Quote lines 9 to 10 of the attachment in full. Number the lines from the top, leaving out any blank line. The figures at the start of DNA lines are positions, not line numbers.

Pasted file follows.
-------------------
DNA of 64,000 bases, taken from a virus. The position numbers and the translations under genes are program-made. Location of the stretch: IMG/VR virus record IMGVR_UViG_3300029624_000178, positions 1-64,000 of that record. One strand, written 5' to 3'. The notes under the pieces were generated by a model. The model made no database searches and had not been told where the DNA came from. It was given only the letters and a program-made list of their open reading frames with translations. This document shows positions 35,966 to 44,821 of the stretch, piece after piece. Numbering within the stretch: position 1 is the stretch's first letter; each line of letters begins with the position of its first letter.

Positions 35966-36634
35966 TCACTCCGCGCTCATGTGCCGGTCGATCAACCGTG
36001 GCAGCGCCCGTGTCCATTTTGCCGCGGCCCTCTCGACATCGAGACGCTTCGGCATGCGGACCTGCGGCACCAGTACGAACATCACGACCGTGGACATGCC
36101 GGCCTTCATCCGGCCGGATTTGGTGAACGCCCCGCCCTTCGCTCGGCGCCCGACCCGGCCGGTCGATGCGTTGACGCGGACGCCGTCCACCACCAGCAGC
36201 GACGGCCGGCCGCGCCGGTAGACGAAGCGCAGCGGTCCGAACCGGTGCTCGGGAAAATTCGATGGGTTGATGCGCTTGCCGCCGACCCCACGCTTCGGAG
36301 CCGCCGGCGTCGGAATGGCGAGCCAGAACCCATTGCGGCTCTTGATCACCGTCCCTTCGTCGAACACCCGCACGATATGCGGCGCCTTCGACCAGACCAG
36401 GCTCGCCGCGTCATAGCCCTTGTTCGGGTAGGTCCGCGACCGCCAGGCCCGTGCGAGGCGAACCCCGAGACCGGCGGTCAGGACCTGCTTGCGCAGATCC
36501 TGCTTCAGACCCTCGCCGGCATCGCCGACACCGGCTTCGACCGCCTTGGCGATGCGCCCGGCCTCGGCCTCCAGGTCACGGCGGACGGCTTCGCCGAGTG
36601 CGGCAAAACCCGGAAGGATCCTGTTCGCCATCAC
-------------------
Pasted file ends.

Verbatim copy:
36501 TGCTTCAGACCCTCGCCGGCATCGCCGACACCGGCTTCGACCGCCTTGGCGATGCGCCCGGCCTCGGCCTCCAGGTCACGGCGGACGGCTTCGCCGAGTG
36601 CGGCAAAACCCGGAAGGATCCTGTTCGCCATCAC